Consumption of dietary supplements, especially in relation to adult nutrition, has also boomed. There is an emergence of “immunity boosting” foods as a major category in the market.

These supplements can induce weight gain or weight loss or nourish the body with vital elements such as calcium, iron, omega 3 and vitamins. Moreover, active adults are consuming copious amounts of whey proteins and energy beverages.

Consumers are as conscious of the wellness of their children as they are of their own. For instance, consumers are willing to experiment with chocolate-flavored nutritional supplements for children in a bid to ensure holistic growth. Busy parents who rely on prepackaged food or ready-to-eat meals are some of the key purchasers of probiotic drinks meant for children.

The wide acceptance of health and wellness foods has created a Rs 10,352 crore market with a growth rate of about 10 percent. The sales contribution is the highest in non-metro but urban cities, at 40 percent. This is closely followed by rural areas at 32 percent and urban areas at 28 percent. The category penetration is highest in the south followed by the east.

Natural & Ayurvedic Way of Life

We see both these trends- Health and Tradition- coming together in Ayurveda and Natural Foods. The growing belief that natural products are uncontaminated and best is getting firmly ingrained in the minds of Indian consumers as the word “processed” implies a negative connotation of unoriginality. Ingredients recommended by our ancestors such as tulsi, turmeric, neem, lemon, mustard oil, ghee, saffron, amla juice, cold pressed oils of nuts and seeds are all finding their way on to the consumer’s plate. Food items made with these ingredients are not only considered as healthy but also as comfort food since consumers perceive that they have made a special effort to look after themselves. The re-emergence of yoga has only served to boost this trend. Consumers will continue to turn to nature to search for viable but healthy food options. This trend also manifests itself in organic foods though they are still a niche and are hampered by a lack of trust and high premiums. We foresee that the natural and ayurvedic trend will be stronger in the years to come and that multiple entrepreneurs will establish profitable ventures in these categories.

Increasing Share of Proteins & Dairy

The biggest trend as a Nation that we see is the shift to Proteins and Fats. For the first time in Indian history, milk has become the biggest agriculture crop at almost INR 5 lakh crore. It’s now bigger than all cereals and pulses put together and is 20% of the agricultural output. This shift towards fats and proteins from the traditional intake of carbohydrates for subsistence is the biggest perceptible proof of prosperity of the people. Though India is 70% non-vegetarian, it apparently has not yet crept into daily dietary preferences. Milk appears to be the most economic and culturally accepted protein source of daily diet in our country. It can also be seen as the reflection of the dietary habits of a younger India. In Modern Trade, we have seen milk and value-added milk products increasing their share and new entrepreneurs and new products coming up. We envision this trend to become stronger in the times to come.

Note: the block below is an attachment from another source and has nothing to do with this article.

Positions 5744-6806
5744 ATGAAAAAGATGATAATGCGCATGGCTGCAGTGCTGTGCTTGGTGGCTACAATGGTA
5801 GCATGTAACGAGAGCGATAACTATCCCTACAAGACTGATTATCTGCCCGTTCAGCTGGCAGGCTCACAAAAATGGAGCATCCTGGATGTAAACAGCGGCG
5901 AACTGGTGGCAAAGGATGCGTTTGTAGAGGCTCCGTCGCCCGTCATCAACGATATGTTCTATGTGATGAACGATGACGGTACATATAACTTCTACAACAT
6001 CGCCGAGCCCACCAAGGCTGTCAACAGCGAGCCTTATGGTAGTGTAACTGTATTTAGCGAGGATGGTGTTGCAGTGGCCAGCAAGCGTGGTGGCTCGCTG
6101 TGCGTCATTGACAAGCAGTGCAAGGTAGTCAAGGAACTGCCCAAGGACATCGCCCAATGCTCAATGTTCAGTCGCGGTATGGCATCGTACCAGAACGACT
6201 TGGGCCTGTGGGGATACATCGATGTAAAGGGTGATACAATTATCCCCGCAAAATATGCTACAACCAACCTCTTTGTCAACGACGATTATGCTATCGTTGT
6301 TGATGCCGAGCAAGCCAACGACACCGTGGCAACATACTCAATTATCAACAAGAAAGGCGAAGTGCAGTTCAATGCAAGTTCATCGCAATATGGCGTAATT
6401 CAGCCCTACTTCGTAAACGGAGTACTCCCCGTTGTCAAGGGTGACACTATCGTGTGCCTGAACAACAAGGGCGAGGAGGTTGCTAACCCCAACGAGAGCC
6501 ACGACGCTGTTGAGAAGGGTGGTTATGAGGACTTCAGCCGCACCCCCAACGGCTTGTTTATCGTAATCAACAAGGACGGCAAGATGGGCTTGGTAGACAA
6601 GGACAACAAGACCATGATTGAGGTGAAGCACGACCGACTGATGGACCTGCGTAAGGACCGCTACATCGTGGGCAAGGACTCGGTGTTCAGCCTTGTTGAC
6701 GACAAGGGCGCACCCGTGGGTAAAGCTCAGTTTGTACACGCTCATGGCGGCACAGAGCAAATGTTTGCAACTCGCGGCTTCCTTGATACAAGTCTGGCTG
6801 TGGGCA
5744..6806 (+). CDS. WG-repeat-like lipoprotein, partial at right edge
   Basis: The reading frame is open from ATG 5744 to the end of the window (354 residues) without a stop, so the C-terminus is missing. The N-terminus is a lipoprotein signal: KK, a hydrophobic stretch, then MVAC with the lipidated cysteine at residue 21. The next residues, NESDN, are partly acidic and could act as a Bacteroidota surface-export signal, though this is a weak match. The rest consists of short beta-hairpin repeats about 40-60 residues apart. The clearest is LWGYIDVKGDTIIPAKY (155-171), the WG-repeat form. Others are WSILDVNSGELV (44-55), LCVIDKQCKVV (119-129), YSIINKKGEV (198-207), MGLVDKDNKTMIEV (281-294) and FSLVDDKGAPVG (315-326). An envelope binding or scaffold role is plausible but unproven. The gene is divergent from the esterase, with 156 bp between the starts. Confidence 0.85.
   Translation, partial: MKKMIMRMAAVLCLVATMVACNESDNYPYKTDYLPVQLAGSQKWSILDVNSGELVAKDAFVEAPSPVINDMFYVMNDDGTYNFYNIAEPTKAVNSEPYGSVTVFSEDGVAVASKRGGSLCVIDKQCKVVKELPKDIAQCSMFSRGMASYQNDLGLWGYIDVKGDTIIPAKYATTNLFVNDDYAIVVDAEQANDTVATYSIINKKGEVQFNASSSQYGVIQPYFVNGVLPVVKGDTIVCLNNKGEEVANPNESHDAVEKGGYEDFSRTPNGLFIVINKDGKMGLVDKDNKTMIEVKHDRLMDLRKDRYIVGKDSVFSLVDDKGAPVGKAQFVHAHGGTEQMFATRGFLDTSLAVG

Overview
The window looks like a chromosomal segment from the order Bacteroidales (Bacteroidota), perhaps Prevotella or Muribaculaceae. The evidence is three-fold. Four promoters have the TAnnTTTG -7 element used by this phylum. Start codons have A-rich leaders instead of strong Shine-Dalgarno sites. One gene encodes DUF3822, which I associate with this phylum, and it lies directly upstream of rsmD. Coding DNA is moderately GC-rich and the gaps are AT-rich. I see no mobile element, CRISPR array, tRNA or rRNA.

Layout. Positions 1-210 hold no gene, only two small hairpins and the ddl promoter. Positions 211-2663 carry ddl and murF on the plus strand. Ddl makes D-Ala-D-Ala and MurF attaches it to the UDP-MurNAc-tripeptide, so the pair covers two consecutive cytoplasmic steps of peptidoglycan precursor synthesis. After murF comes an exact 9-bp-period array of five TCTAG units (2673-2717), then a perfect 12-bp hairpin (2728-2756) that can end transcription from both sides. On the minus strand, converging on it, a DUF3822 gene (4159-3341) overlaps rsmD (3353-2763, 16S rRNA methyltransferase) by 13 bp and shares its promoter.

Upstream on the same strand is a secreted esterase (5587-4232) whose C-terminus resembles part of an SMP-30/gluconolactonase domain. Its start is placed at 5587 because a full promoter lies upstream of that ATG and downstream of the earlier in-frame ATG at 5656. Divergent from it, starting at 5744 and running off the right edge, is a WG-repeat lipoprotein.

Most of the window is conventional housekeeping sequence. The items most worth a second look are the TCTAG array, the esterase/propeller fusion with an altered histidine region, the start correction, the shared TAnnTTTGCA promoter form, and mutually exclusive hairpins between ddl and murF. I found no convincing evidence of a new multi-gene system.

Startups in Food

The emergence of modern trade and e-commerce has made it easy to be a single product company and has fostered innovation and entrepreneurship. Launching a new FMCG product is no longer the domain of multinationals or big players with financial and distribution muscle. Small and medium enterprises that were previously deterred by the huge capital investments required for distribution networks while launching new products can now easily develop and bring their products to the market in a cost effective manner.

This has had a profound effect on the number of launches of innovative products in the market. Quinoa puffs, butter spreads, health and energy bars, pasta kits, packaged ready to cook idli/ dosa batters, raw juices, water based functional beverages, are all excellent examples of new age products built and marketed by small companies being widely accepted by the consumer base.

In conclusion, the purchasing decisions of consumers are affected by trends to a large extent. As enablers in the consumer’s shopping journey, recognizing and translating these trends into viable business opportunities remains a key concern for manufacturers and retailers today.